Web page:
21. Tampa, FL (17,532,171)
  22. Riverside, CA (9,044,828)

Discussion

There are a number of inferences that can be made from these findings.  The first that I would like to discuss is that, despite using county data, there are still a lot of straight line boundaries.  This is going to be the case as long as counties have boundaries as arbitrary as states.  A more thorough and accurate analysis would include a municipality-by-municipality, rather than county-by-county, analysis, but that would take more time than I am willing to put into this project at this juncture.  The arbitrary straight lines on the map can lead to some unusual results.  For instance, Grand Junction, CO, the county seat of Mesa County, is closer to Salt Lake City and to Denver on the first map, while most of the rest of the counties on the border follow the state line, leaving Mesa County jutting awkwardly into Denver’s region.

Another odd effect is what happens when water transportation is a factor.  Google’s walking directions take regular ferry service into account, so areas such as San Francisco Bay, Puget Sound, Lake Michigan and Massachusetts Bay have many more connections than areas such as Chesapeake Bay.  While in all reality the residents of Northampton County, VA may be more willing to ride a boat to Virginia Beach than to walk to Philadelphia, this isn’t taken into consideration here.  Rivers with infrequent bridges, or at least bridges lacking in pedestrian walkways, also pose a problem.  There are many counties in Arkansas, for instance, that are much closer to Memphis, TN than to Little Rock; however, the lack of bridges and regular ferry service across the Mississippi River made it so that the Google analysis gave many more areas to Little Rock.  Also, Google’s directions from Honolulu to the Mainland included “Kayak across the Pacific Ocean,” and no matter where you wanted the final destination to be, it went through Seattle, thus making Hawaii, as far as this discussion goes, a part of Seattle.

Another issue is the methodology used in selecting which cities would anchor areas.  After having attempted this analysis before with a top-down approach and being unsuccessful, I tried a bottom-up approach, starting with the smallest cities on my list and moving up.  This creates some situations that are somewhat awkward; for instance, Newark, NJ is much more of a population center than either Elizabeth of Paterson, NJ, yet it didn’t make the cut.  Tampa, FL, is another example; it is more likely that Jacksonville and Miami would split the state, rather than Tampa eliminating both of them.  I may in the future consider another top-down approach to see how the results differ.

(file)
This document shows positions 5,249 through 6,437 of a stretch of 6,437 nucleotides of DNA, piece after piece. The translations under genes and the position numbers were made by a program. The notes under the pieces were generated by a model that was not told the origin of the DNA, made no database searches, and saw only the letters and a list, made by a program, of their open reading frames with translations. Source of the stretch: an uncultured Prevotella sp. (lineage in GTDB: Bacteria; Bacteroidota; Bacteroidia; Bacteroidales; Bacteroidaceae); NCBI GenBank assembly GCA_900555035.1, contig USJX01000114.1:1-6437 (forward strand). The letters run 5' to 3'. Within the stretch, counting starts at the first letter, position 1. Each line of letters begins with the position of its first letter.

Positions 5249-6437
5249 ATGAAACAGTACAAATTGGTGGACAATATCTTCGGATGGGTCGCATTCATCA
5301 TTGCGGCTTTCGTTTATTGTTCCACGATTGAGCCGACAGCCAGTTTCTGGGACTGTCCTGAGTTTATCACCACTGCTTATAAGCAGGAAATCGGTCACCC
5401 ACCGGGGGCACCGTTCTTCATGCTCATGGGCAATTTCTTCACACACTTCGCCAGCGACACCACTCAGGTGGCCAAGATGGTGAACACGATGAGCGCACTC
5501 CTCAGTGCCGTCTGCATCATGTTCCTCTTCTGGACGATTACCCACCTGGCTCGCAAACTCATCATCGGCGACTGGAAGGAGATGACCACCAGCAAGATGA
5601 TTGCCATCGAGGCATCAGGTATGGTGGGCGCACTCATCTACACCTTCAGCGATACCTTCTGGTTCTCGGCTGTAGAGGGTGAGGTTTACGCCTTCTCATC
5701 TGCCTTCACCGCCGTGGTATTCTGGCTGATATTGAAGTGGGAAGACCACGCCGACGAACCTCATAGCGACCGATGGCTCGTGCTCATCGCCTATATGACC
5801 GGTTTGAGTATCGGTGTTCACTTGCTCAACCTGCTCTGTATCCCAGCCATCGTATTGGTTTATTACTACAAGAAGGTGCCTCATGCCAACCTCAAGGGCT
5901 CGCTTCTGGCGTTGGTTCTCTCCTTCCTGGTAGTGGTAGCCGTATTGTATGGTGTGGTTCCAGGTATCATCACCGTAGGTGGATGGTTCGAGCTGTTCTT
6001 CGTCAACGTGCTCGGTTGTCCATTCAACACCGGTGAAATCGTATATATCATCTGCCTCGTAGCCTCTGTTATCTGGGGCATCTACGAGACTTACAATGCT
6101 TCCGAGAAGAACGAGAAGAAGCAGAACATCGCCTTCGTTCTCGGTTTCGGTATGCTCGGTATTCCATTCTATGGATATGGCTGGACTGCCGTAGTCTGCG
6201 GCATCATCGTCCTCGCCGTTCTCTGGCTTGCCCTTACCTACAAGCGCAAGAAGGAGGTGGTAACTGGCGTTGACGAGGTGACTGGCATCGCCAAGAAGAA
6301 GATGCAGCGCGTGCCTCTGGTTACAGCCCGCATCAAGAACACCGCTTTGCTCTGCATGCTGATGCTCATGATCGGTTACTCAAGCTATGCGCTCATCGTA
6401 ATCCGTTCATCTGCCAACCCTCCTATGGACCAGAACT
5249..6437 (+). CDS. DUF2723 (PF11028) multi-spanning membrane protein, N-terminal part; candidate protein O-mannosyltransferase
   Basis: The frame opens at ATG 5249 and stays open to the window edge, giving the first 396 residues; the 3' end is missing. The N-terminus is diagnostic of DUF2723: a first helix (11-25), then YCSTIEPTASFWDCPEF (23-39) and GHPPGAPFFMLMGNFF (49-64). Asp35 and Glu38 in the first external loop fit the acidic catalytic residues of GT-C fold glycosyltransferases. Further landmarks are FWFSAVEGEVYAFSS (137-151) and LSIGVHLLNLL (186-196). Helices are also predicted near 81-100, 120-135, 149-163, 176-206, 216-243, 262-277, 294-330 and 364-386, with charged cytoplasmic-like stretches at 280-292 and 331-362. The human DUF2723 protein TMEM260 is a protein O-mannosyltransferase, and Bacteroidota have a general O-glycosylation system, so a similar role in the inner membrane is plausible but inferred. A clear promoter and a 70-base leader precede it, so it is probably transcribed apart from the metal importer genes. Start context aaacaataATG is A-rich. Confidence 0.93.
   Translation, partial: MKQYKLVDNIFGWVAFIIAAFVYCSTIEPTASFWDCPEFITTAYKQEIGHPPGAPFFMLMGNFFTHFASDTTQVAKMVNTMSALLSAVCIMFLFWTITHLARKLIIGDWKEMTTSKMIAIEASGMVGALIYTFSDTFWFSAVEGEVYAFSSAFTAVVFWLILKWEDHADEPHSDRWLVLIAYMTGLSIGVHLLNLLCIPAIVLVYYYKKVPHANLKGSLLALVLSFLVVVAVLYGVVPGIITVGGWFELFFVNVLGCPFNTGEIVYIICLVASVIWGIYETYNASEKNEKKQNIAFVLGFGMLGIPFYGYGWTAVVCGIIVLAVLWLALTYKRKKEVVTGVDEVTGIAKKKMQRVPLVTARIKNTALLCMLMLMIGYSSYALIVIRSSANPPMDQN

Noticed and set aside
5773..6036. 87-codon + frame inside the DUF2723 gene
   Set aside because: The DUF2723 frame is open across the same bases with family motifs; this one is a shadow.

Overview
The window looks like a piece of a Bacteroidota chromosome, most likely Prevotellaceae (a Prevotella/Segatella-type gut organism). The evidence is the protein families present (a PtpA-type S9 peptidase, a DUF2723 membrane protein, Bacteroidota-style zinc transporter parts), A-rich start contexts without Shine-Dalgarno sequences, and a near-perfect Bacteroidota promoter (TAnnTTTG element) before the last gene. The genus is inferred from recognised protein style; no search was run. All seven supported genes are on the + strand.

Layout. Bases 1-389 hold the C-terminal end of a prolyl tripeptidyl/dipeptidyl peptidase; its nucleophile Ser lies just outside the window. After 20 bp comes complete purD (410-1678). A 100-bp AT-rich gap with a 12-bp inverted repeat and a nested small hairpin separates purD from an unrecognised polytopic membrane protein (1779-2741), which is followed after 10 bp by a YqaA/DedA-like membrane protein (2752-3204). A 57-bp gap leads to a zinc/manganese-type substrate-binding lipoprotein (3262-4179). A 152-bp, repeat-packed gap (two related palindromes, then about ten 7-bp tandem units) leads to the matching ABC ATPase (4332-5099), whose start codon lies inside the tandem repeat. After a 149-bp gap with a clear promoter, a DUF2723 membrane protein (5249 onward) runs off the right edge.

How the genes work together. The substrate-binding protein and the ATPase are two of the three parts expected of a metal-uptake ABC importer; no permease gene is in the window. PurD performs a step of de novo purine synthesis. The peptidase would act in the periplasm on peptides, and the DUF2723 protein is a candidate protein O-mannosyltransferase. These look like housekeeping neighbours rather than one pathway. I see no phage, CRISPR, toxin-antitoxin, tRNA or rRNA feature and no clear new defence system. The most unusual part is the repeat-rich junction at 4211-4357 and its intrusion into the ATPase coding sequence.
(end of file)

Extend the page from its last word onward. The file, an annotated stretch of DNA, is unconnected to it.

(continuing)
There is also the fact that this search was limited to cities in the US.  If we were to do a more complete analysis, we would include neighboring countries and, time permitting, the whole world.  There are certainly cities in Alaska, for instance, that are much closer to Vancouver and even Victoria than they are to Seattle.  However, for the purposes of this study, it made sense to limit the scope to the United States.

The last problem with the model is the fact that I set minimum benchmarks.  This worked very well for the first map, which only has two regions exceeding Alexander’s limit of 10 million people, and those not by much.  However, when we get to a minimum of 8 million, nearly all of the regions exceed the limit.  It may be better to next time set a maximum number and split regions in two as they exceed that limit.

These weaknesses being established, there are a few recommendations that I would like to make after doing this research.  First of all, all counties should have one county seat.  There are a number of existing counties that have two seats, and even a few counties that have no seat.  Counties with more than one seat should settle on one and move on, while counties with no seat should either establish one or be dissolved.  Second, if counties are to exist, then all cities should lie within one.  I feel that there is a little bit of leeway in here for state capitals, such as Carson City, NV, which are just following the example of our nation’s capital, but most of the 39 independent cities in Virginia, for example, shouldn’t be independent.  Many of these cities are even the seats of the counties that they are not a part of!  Unless a city has the same boundaries as its county, like Miami and Boston, they should not function independently.  Counties should also be contiguous.  There are a few counties in Louisiana and Kentucky where changing river course or other events have cut certain parts of a county off from the rest of it.  These areas should become part of another, adjacent county.

Also, I will again refer to Christopher Alexander’s A Pattern Language: “Decentralize city governments in a way that gives local control to communities of 5,000 to 10,000 persons. As nearly as possible, use natural geographic and historical boundaries to mark these communities. Give each community the power to initiate, decide, and execute the affairs that concern it closely: land use, housing, maintenance, streets, parks, police, schooling, welfare, neighborhood services.”  While there is a lot in there, Alexander does seem to set 5,000 persons as a baseline for a functional community.  With that being understood, I propose that any counties under 5,000 in population be dissolved.  If this were done, the country would have 292 fewer administrative units to deal with.  The interesting thing is that most of these counties that would go away are not in the sparsely-populated regions of the Rocky Mountains, as I had supposed; they are in the Plains States, where counties were created arbitrarily after Jefferson’s survey and without any sort of requirements for a population to support them.  These counties have no reason to be there, and their citizens would be better off being a part of a real, larger community.